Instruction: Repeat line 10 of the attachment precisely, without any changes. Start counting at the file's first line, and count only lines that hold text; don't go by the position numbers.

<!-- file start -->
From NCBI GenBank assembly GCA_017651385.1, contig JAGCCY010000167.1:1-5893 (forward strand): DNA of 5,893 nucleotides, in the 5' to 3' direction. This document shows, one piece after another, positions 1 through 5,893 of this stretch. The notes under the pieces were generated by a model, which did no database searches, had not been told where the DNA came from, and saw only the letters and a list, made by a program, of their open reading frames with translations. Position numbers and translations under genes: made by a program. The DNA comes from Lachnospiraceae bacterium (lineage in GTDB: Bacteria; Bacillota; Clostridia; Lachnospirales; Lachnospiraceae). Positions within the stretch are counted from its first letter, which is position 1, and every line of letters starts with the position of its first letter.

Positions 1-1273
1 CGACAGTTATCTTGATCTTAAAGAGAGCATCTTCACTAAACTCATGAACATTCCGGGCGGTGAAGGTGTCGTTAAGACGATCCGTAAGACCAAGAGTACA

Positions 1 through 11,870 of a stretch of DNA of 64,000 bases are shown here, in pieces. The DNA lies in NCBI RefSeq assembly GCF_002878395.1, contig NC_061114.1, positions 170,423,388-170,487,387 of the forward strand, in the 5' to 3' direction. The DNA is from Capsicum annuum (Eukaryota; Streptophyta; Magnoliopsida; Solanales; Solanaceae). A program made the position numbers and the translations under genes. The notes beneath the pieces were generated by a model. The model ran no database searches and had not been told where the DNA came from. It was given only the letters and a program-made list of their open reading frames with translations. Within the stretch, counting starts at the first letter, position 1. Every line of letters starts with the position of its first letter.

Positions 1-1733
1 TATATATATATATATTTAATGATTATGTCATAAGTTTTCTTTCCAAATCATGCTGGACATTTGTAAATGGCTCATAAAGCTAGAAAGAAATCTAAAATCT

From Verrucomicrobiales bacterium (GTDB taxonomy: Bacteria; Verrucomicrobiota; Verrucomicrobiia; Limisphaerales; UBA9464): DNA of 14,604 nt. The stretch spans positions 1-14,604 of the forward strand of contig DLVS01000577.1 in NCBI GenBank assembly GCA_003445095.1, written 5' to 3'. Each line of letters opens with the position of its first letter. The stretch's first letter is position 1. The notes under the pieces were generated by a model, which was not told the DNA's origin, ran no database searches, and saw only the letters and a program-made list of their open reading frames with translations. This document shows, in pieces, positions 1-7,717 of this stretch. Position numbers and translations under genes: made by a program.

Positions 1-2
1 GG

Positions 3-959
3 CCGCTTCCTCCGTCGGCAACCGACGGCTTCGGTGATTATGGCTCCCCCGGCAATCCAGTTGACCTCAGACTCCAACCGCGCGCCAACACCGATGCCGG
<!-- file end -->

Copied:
Positions 3-959